Another fascinatingly personal page from the history of the persecution of the Jews
In Dutch literature no author is as closely associated with the process of coming to terms with World War II as Marga Minco. Throughout her meticulous and scintillating oeuvre she uses an almost unemotional tone to describe the gruesome fate suffered by Jews who went into hiding.
Her personal theme was already present in the novel Bitter Herbs, the ‘little chronicle’ with which Minco made her debut in 1957 and which has since gone through countless reprints and been translated into dozens of languages: a breakdown of the situation of the one who was left behind, the one whose entire family was killed in the war.
Her new novel Nagelaten dagen is told by an unnamed narrator. She ends up in a house that is full of objects belonging to deported Jews. During the war, neighbours and acquaintances of Jewish families often appointed themselves guardians of Jewish possessions only to turn out to be untrustworthy and self-seeking, keeping everything for themselves. The main character is led back in time by her contact with the Jewish Eva Ruppin, whose family originally owned the objects, and by the objects themselves, specifically a shiny blue bowl on which birds fly into freedom. Her efforts to regain the bowl for Eva Ruppin finally lead her to the last days of her own sister Bettie, who was gassed in Auschwitz. Bettie lived on the Merwedeplein in Amsterdam, a quiet square in a largely Jewish area where Anne Frank also lived before going into hiding.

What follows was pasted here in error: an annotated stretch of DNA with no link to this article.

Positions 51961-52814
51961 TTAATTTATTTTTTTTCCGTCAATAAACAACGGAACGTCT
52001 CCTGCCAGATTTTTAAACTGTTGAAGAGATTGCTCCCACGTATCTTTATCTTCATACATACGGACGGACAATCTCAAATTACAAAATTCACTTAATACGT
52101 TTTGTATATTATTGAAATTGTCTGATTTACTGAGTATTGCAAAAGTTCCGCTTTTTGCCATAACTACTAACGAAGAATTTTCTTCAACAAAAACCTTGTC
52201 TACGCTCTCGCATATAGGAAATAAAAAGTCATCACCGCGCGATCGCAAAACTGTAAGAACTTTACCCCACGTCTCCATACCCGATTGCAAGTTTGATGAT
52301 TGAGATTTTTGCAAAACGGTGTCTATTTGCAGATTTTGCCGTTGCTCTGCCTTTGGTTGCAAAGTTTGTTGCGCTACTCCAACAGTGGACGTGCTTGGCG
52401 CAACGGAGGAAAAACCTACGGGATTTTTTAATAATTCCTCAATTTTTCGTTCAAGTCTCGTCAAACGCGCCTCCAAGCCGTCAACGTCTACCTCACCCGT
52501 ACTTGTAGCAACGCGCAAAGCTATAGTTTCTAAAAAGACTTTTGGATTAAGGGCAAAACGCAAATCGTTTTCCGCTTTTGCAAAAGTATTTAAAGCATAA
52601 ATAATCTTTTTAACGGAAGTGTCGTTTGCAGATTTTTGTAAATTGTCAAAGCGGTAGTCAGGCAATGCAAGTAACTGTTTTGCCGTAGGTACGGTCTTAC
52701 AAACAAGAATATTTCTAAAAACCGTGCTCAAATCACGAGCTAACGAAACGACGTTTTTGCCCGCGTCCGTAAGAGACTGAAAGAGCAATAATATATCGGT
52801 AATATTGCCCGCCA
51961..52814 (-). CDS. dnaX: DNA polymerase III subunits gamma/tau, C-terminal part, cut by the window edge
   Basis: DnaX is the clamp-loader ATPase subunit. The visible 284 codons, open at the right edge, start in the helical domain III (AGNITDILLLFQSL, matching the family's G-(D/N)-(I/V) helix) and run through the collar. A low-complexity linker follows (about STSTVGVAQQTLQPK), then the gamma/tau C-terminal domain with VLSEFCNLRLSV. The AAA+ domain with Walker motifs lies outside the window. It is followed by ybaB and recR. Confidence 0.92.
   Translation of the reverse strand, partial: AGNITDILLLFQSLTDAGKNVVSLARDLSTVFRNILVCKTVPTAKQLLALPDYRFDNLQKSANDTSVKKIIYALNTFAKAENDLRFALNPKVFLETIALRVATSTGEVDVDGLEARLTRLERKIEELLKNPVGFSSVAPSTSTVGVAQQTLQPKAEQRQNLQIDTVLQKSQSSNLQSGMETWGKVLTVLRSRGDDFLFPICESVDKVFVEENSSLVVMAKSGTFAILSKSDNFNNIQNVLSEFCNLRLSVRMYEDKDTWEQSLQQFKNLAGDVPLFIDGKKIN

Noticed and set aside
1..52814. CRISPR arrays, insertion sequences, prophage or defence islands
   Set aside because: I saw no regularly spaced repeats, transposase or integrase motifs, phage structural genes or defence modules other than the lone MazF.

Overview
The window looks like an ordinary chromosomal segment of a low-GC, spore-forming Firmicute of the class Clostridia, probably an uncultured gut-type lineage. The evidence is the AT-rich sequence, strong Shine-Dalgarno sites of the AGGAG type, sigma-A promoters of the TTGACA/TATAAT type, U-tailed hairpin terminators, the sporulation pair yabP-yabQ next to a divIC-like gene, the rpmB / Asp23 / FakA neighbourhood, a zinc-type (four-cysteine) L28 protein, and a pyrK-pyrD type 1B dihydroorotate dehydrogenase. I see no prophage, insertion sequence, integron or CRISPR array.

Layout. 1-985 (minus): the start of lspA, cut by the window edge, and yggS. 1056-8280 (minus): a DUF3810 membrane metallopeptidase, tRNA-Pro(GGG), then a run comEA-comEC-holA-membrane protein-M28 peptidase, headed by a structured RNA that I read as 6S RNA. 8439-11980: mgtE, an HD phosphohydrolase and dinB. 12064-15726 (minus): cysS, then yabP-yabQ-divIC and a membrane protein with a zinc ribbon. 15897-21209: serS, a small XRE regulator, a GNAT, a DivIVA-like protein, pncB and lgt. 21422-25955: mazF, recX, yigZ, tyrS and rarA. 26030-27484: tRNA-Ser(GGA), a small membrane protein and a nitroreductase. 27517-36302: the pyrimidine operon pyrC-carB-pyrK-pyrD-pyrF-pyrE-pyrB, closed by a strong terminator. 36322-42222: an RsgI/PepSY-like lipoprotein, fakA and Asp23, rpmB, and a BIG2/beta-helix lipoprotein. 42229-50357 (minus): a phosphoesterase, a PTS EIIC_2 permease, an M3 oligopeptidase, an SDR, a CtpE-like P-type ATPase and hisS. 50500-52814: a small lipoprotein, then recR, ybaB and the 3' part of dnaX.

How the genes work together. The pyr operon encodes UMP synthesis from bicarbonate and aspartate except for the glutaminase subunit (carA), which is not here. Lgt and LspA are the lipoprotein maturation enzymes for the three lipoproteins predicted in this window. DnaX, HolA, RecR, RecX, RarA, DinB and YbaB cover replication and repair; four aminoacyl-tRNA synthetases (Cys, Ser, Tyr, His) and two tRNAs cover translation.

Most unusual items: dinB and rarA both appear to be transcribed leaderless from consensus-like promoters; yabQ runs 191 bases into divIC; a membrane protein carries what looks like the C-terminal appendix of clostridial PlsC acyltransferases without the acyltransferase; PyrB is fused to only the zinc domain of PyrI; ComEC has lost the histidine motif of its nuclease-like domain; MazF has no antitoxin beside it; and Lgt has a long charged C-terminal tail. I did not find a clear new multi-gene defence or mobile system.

In just 119 pages Marga Minco succeeds in interweaving several stories and painful memories. She moves smoothly back and forth in time, creating in the process almost unbearable tension, not just because of the uncertainty surrounding the return of the glass bowl – beautifully symbolic of memory – but because of the fate suffered by the narrator and her dead sister. Marga Minco uses her considerable literary resources to comprehend her gruesome past while keeping it at a distance. It is the only way the writer can exorcise the horrors of the Holocaust. It is, at the same time, a moving monument against forgetting.